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Bartholin's cyst - Symptoms of a Bartholin's cyst

NHS Choices Medical Reference

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Most Bartholin's cysts do not cause any symptoms. However, you may feel a soft, painless lump in your labia (the two pairs of lips that surround the entrance to your vagina).

You may not know that you have a cyst until it is found during a routine cervical screening test or another gynaecological examination. A gynaecologist is a specialist in treating conditions of the female reproductive system.

If the cyst grows very large, it can become uncomfortable and noticeable. You may feel pain in your vulva (external sexual organs) when you walk, sit down or have sex.

Sometimes, the cyst can affect the outer pair of lips around the opening of the vagina (labia majora). One side may look swollen or bigger than usual.


If the cyst or gland becomes infected, it can cause an abscess. This is a painful collection of pus which often gets bigger over a few hours or days.

The cyst will become swollen, tender to touch and the skin around the abscess is likely to be red and hot. An abscess can also cause a high temperature of 38C (100.4F) or above.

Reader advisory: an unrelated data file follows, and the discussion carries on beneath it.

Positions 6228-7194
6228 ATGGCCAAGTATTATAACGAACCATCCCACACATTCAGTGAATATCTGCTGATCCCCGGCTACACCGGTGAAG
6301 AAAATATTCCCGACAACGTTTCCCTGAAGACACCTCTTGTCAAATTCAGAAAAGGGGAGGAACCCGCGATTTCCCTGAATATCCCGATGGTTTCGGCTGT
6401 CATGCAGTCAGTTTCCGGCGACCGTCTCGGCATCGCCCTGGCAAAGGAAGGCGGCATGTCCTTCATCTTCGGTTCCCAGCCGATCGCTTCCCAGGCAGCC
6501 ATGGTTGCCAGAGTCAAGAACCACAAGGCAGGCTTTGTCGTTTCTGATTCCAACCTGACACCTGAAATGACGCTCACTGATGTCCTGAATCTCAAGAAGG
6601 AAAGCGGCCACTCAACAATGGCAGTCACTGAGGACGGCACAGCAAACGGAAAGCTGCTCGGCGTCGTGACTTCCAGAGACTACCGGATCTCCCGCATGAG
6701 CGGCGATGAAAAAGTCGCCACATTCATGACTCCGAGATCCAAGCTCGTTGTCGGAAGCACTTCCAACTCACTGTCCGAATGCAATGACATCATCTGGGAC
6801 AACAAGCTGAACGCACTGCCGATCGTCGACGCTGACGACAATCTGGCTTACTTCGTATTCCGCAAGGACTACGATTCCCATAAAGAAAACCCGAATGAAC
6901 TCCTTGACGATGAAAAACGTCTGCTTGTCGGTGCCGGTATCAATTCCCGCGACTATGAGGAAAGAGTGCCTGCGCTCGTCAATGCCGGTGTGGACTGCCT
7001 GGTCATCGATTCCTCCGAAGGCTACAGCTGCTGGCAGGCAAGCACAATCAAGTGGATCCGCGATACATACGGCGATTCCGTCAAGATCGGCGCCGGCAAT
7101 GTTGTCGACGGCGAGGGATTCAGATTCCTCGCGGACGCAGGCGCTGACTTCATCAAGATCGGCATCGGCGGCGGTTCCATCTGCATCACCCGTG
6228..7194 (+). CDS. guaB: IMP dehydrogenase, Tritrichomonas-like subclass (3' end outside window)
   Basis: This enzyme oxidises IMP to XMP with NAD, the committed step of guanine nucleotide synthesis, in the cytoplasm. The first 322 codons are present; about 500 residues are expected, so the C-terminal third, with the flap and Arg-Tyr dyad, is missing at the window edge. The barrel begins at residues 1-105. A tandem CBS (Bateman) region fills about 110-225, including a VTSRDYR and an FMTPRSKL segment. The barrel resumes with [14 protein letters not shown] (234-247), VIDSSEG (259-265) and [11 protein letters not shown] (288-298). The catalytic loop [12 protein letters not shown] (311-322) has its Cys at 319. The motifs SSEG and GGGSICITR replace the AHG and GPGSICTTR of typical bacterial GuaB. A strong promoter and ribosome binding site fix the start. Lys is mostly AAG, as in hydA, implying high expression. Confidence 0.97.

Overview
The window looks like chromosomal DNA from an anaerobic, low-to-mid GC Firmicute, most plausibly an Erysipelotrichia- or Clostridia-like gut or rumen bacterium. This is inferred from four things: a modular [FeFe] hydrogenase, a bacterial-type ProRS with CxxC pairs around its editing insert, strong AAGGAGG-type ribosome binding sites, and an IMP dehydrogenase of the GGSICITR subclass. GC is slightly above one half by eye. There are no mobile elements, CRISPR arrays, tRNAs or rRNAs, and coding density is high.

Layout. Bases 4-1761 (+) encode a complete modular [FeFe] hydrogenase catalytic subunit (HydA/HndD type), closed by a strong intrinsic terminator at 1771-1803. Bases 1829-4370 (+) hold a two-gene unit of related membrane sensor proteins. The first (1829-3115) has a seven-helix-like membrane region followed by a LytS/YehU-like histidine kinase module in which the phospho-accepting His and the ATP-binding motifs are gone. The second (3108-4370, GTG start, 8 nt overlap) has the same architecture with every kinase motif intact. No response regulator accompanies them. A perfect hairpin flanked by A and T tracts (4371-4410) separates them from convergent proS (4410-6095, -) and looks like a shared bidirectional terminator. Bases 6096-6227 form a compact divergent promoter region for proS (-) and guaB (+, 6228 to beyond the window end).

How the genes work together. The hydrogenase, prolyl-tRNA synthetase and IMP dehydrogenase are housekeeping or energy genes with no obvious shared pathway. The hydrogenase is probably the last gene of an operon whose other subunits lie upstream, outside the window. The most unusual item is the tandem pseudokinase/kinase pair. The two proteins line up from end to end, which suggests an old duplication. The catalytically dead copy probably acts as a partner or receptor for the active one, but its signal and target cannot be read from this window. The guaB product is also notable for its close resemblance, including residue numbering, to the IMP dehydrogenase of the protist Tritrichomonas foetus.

When to see your GP

See your GP as soon as possible if the cyst does not improve after a few days of self-care treatment. If the cyst becomes large or painful, or if there are any other symptoms such as fever or vomiting, see your GP immediately.

If it is painful and causes discomfort when you walk or sit, it is likely that it has developed into an abscess and you will need treatment to drain the fluid.

Read more about treatment for a Bartholin's cyst.

Also visit your GP or a sexual health clinic (GUM clinic) as soon as possible if you have symptoms such as vaginal discharge, itching or pain. You may have a sexually transmitted infection (STI).

If you have an STI, the sooner you receive treatment, the better.

Bartholin's cyst cancer

If you notice any swelling in your vagina or any changes such as pain or itching, see your GP as they may need to do further tests.

In very rare cases, a Bartholin's cyst could develop into Bartholin's cyst cancer. It is also important for your GP to rule out vulval cancer.

Read more about how a Bartholin's cyst is diagnosed.

Medical Review: February 16, 2012
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